The telecommunications company du may have to pay an estimated Dh443 million (US$120.6m) in extra fees to the federal Government after changes to the royalty scheme.
The company will hand over 15 per cent of its net profit for last year, as it did for 2010. But du has also been told to pay the Government 5 per cent of last year's revenue.
Shares in the telecoms company fell the most in six weeks after the announcement on the Dubai Financial Market yesterday. The stock closed 2.3 per cent lower at Dh3 after rising in earlier trading.
"From our point of view, it's not so good, as we were assuming the company would pay the same as last year," said Zaineb El Beheiry, an analyst at NAEEM Holding, adding it was uncertain whether the 5 per cent charge was a one-off or would be imposed every year.
Historically, Etisalat, du's rival, has paid half of its profit as royalties to the Government, a fee that the operator wants reviewed. Mohammed Omran, the chairman of Etisalat, has said he would like to see its royalty charges lowered.
Du paid its first royalty fee last year - four years after its launch in 2007. The company's bigger contribution this year comes as it carves out a bigger market share from Etisalat.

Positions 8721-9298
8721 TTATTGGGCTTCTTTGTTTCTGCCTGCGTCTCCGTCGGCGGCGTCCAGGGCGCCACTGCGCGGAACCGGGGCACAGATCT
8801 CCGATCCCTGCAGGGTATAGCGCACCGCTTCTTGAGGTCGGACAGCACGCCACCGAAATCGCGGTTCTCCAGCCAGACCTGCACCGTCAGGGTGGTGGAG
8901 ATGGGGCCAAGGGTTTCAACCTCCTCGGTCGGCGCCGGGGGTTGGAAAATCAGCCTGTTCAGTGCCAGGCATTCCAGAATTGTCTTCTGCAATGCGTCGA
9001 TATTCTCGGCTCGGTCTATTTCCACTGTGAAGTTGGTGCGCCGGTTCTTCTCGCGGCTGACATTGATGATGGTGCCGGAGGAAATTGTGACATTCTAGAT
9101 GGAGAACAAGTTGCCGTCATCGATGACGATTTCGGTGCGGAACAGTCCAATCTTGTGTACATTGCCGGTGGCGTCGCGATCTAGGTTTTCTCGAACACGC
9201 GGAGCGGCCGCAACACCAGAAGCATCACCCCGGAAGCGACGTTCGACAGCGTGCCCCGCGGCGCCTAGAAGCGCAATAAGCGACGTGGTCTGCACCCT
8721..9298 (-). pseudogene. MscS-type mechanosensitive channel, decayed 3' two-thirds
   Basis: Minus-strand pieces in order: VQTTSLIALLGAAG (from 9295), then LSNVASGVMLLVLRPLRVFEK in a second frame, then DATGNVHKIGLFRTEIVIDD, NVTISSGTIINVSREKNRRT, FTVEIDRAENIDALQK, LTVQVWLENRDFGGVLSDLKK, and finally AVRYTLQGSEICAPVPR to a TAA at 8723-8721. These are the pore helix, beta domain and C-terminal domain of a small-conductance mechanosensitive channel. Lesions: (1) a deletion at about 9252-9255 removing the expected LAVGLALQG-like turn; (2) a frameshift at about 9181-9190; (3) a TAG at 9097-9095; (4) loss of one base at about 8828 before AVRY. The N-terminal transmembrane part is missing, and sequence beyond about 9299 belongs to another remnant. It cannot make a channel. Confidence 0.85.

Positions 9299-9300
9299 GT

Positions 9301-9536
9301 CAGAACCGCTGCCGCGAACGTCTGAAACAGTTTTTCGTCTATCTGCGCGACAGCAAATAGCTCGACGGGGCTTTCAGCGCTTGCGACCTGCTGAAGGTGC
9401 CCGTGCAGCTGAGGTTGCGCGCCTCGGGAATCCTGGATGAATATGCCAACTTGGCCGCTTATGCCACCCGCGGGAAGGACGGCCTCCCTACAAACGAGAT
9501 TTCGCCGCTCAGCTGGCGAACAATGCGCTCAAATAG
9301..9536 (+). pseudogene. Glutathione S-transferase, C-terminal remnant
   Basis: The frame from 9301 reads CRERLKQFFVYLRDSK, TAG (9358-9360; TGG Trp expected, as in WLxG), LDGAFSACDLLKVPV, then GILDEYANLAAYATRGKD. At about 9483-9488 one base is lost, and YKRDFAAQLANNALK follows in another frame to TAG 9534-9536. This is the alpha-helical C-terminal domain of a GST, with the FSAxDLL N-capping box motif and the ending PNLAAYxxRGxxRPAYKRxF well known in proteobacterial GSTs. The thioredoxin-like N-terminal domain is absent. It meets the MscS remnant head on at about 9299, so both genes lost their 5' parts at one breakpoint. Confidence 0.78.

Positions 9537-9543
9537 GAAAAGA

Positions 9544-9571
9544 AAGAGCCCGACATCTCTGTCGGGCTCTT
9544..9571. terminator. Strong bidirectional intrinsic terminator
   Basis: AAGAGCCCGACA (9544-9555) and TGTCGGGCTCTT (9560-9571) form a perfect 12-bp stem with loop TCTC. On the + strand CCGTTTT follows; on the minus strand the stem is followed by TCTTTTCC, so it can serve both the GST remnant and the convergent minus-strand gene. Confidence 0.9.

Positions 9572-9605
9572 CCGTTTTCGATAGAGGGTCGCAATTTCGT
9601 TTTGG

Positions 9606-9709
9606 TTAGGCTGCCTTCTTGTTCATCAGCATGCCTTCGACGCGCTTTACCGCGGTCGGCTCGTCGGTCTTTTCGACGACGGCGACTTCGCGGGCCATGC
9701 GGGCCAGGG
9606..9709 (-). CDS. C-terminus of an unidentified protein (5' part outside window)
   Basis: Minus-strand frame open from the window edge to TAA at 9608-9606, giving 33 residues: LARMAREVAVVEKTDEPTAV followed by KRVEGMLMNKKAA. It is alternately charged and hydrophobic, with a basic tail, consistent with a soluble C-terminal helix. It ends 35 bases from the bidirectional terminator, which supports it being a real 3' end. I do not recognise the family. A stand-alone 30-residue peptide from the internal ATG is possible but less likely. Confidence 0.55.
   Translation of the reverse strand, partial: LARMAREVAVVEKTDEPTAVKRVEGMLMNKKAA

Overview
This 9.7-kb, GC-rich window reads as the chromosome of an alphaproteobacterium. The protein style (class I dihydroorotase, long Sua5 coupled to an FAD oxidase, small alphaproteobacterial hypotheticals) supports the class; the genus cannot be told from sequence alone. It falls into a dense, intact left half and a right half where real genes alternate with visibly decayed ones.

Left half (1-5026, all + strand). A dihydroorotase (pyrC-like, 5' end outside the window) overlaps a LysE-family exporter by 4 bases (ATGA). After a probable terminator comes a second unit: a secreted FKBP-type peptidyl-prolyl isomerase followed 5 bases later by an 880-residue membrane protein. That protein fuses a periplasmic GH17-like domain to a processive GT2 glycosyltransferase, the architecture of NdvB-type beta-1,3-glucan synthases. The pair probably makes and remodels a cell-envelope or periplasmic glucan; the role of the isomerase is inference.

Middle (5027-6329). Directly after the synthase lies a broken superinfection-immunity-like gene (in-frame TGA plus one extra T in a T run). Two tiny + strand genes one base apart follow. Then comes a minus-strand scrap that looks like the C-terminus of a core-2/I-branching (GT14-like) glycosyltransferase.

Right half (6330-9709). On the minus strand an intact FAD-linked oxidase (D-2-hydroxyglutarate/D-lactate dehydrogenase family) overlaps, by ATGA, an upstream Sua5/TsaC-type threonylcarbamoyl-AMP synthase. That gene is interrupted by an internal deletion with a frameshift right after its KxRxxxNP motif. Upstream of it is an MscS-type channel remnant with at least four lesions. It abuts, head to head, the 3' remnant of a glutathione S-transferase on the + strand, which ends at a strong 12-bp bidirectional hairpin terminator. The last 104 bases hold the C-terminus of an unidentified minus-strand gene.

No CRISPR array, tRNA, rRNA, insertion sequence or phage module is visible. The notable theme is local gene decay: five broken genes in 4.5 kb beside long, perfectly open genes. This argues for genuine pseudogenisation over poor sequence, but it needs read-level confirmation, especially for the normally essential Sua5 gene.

"Generally speaking, a royalty is like a dividend. When things are going well, the company is less in need of cash. It's a reasonable thing to do," said Farouk Soussa, the chief economist in the Middle East at Citi.
Du is due to report next month its results for last year's fourth quarter. Those figures will be used to determine exactly how much it has to pay the Government.
The operator is expected to record another year of double-digit growth.
Profit soared 50 per cent year on year from Dh236m up to Dh489m in the third quarter. Analysts also expect du to post revenue of Dh8.8 billion this year.
A rise in the firm's mobile data revenue and an increase in the number of post-paid customers have helped to boost the bottom line this year. "Despite the royalty fee we still expect du to report strong results," said Ms El Beheiry. "We expect du to pick up revenue from fixed lines and other services."
Du had set aside about half its net profit for last year in preparation for royalty payments. Cash left over is likely to be used to help reduce debt. Du last year had an additional Dh600m to pay back debt after the Government levied a lower-than-expected royalty charge.
Du is 39.5 per cent owned by Emirates Investment Authority, the sovereign fund that is also a major shareholder in Etisalat, 19.75 per cent by Mubadala Development, a strategic investment company owned by the Abu Dhabi Government, and 19.5 per cent by Dubai Holding, with the remaining stake held by public shareholders.